Fa la la la la, we decked our house out! In October. Because December is for Christmas, and the closest we get to tinsel is the wax-catching foil under our Menorah.
But Halloween? We can do that. My husband props skeletons on our roof, hangs ghosts and goblins off our porch, plants “Danger” signs in our garden and stretches cobwebs 8 feet high and 20 feet long. The delight in my 7-year-old son’s face (and slight fear in my 5-year-old daughter’s) when they wake up, step outside and rub the sleep from their eyes to see our house transformed is possibly the closest we get to holiday joy.
Nonsecular as it is, Halloween is a spectacularly inclusive holiday. But as soon as the wind eats through the cobwebs, the squirrels eat through the jack-o’-lanterns and the kids eat through the candy, icy Christmas creeps in its joyous stead.
Wreath and stocking catalogs arrive in the mail, twinkling lights pop up on trees, Starbucks cups turn red, peppermint stick chocolate bark and edible advent calendars line the shelves at grocery stores. I bought a bag of potato crisp snacks for my kids. “They’re shaped like Christmas trees!” my daughter noticed.
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Some may simply note, “The holidays are coming!” But let’s be honest: It’s Christmas in the air. Hanukkah is more like the ugly stepsister who gets a little politically correct attention. (And Diwali and Kwanzaa are like the forgotten-about cousins who are never included in any family gatherings.)
Growing up, I never felt cheated by the discrepancy. Maybe it’s because the Detroit suburb where I lived was mostly Jewish, so no one really sent Christmas cards, or had Christmas trees, or sang Christmas carols. I was happy with my catchy dreidel songs, chocolate gelt and oniony-smelling latkes.
For better or worse, though, I chose to leave that insular environment. I’m raising my family in Chicago. My children attend a private school where I can count the number of Jewish families in each of my kids’ grades on one hand. And as soon as the first signs of “the holidays” hit, my ever-observant son begins to ask questions.
“Hanukkah is eight days, right?”
“That’s right,” I say.
“So we get to open gifts for eight nights, right?”
“And Christmas is just one day. Right?”
“So they only get one day of gifts, right?”
That seems to comfort him somehow. And I’m not going to be the one to break the news about the jaw-dropping amount of gifts that are exchanged on that “one” day.
Or he asks: “Why are there so many cartoons and TV shows about Christmas but none about Hanukkah?” Judging from the number of times he brings up this topic of contention, he is clearly unsatisfied with my simple answer: More people celebrate Christmas.
It’s true, though. According to a 2013 Pew Research survey, 9 out of 10 Americans celebrate Christmas. Which means that it isn’t just Christians who are cozying up to St. Nick. And I don’t blame all the revelers … after all, it’s almost impossible to resist the two-month-long intense marketing blitz of Holiday Cheer.
“We’re getting a tree this year,” my hopeful, holiday-decorating husband said nonchalantly over turkey Bolognese the other night. The kids’ faces lit up, like they were witnessing a Christmas miracle. But I Grinched that thought right then and there: “No. We don’t celebrate Christmas,” I stated with finality. Shoulders slumped, they slurped their pasta in silence.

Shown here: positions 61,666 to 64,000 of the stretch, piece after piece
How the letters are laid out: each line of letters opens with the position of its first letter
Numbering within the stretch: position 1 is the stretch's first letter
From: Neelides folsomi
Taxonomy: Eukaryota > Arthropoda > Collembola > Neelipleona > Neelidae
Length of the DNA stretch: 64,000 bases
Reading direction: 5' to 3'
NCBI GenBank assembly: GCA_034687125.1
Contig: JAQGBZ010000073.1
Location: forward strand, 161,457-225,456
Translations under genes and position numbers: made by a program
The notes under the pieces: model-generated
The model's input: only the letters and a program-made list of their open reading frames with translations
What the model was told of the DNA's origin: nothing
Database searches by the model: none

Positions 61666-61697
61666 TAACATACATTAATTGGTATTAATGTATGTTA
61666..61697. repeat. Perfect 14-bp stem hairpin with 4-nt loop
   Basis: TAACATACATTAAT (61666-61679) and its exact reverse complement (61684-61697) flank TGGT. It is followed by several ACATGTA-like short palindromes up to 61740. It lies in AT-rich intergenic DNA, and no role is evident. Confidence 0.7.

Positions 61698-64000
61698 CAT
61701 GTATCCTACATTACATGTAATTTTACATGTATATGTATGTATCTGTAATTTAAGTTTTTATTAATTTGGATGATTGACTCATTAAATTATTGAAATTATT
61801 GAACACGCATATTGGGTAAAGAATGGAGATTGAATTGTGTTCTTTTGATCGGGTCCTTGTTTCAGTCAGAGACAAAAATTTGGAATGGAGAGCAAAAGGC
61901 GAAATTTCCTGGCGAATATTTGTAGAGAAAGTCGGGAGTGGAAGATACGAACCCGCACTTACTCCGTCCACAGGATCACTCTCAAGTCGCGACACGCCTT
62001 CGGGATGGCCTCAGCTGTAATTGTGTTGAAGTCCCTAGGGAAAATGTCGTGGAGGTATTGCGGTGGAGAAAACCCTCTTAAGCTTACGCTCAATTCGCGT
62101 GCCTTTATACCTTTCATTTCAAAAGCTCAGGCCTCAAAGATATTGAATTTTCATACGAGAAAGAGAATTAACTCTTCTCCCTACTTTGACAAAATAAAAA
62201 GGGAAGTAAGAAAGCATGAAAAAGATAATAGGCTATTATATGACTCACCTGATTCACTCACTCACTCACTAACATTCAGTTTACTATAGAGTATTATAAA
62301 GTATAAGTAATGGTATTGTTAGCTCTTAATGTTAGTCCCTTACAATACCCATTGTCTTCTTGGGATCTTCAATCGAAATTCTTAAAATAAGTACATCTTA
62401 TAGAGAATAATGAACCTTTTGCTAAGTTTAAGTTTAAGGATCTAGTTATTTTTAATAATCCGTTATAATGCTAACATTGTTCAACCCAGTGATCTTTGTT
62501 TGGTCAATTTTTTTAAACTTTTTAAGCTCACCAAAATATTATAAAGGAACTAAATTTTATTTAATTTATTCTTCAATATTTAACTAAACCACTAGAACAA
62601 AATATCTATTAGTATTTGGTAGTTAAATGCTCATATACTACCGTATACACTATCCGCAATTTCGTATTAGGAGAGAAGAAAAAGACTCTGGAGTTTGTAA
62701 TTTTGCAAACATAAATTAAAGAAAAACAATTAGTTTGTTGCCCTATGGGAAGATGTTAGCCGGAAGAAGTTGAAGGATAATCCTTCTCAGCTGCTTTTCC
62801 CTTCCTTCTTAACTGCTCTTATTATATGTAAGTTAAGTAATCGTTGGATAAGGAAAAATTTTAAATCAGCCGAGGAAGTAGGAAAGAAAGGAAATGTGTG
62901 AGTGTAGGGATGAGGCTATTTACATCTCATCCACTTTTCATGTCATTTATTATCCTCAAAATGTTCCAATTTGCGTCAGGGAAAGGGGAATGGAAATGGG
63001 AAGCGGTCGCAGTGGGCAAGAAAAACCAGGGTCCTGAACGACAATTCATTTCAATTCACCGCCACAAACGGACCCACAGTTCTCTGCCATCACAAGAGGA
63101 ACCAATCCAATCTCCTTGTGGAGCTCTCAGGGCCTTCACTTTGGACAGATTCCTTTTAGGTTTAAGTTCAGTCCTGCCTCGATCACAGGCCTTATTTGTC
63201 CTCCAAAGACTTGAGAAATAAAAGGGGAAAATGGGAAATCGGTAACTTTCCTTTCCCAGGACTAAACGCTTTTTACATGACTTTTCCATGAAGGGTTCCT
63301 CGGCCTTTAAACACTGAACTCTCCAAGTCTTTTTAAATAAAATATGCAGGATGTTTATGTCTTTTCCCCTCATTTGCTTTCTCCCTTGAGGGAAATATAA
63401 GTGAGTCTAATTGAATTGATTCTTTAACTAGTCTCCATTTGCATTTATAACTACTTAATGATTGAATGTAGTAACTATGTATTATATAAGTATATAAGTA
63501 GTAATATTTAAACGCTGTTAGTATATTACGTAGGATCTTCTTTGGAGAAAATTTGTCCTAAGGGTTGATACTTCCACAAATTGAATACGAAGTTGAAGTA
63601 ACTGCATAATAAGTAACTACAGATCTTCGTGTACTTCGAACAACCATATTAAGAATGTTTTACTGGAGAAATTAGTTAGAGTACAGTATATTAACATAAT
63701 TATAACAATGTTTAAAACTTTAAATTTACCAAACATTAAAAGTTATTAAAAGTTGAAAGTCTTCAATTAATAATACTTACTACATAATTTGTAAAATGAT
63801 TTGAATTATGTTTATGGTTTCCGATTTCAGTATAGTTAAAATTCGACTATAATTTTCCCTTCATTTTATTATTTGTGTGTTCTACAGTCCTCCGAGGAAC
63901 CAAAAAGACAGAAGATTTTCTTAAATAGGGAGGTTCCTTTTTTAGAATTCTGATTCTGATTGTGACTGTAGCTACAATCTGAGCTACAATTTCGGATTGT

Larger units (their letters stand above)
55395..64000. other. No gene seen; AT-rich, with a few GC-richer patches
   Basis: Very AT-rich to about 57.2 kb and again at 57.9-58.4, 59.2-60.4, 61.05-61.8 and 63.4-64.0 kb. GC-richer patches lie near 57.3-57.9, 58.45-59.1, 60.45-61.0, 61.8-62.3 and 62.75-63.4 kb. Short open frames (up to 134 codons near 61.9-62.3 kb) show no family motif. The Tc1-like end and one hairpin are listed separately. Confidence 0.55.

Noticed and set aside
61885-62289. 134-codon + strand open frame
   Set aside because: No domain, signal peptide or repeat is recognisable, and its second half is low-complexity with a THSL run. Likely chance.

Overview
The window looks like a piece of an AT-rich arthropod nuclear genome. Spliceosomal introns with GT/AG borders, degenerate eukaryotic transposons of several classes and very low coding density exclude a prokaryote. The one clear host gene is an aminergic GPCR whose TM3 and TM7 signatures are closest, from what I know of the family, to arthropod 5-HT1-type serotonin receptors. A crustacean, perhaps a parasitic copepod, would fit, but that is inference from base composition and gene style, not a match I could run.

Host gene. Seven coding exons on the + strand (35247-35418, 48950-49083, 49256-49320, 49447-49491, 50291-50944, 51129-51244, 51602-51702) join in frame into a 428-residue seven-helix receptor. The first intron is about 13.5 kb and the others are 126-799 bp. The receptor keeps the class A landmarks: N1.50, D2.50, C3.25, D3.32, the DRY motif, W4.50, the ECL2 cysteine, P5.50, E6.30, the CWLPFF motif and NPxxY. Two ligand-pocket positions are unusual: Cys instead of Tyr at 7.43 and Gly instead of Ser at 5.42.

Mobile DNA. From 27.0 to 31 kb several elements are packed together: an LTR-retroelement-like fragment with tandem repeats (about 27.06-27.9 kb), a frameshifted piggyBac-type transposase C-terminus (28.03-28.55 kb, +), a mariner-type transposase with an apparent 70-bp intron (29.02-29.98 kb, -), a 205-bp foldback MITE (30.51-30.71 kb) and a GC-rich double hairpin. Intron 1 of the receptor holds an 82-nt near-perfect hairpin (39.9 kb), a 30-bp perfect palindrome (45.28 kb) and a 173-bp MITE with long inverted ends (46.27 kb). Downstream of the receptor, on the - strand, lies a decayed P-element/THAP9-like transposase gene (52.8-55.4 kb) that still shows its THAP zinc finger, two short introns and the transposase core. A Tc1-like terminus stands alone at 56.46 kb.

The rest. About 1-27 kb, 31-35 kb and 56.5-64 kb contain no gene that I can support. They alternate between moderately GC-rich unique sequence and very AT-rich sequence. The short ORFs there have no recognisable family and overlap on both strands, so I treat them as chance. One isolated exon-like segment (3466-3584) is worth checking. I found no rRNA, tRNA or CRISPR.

It’s not that I’m an uber-Jew. In fact, we’re pretty much the opposite – we don’t keep kosher, we don’t celebrate Shabbat and we don’t go to services – even during the High Holidays. In fact, we don’t belong to a Temple.
Still, we will not be among the one-third of American Jews who have a Christmas tree in their house. And it’s obviously not because I feel too religious to celebrate the holly jolly day, even culturally. It turns out, it’s the opposite reason: I’m not religious enough. And I’m blaming my tree resistance on my Jewish guilt.
I grew up secure in my Jewish identity. I dressed like Queen Esther for Purim carnivals. I shook lulavs and etrogs in the shade of handmade sukkots. I ate raspberry-filled hamentashen and sang for the Pharoah to “Let my people go!” But I hate to admit, I’m pretty much failing when it comes to passing those traditions down to my children. And I’m uncomfortable with them filling the void with mistletoe memories.
That night, while snuggled under our down comforter, I explained myself to my husband. “I can’t have our kids celebrating Christmas until they understand what it means to be Jewish,” I told him. He seemed to understand, but I couldn’t help but wonder if I was being selfish by withholding the merriness of Christmas from my kids. After all, it’s not their fault they don’t know the story of Moses. It’s not like I’ve tried to teach them. Although I did go to their school to demonstrate the dreidel game and make hand-print menorahs.
That day, watching my son and daughter with their friends in class, I was reminded that the majority of their classmates are not Jewish. It’s not like my kids aren’t asked to join the reindeer games, it’s just that while everyone else hangs twinkly lights, they merely stand on the outside and observe. Whether I like it or not, during the holidays, my kids can’t help but feel like they aren’t invited to the proverbial “party.”
The interesting thing about traditions is that they are malleable. Growing up, my parents never decorated our house for Halloween – that’s my little family’s tradition. This year, I think I’ll start something new. And while hanging ornaments from a Christmas tree is still not an option, I may be open to stringing silver bells around a Hanukkah bush. And I can’t wait to see the joy on my family’s faces when I tell them we’re definitely joining a Temple … next year.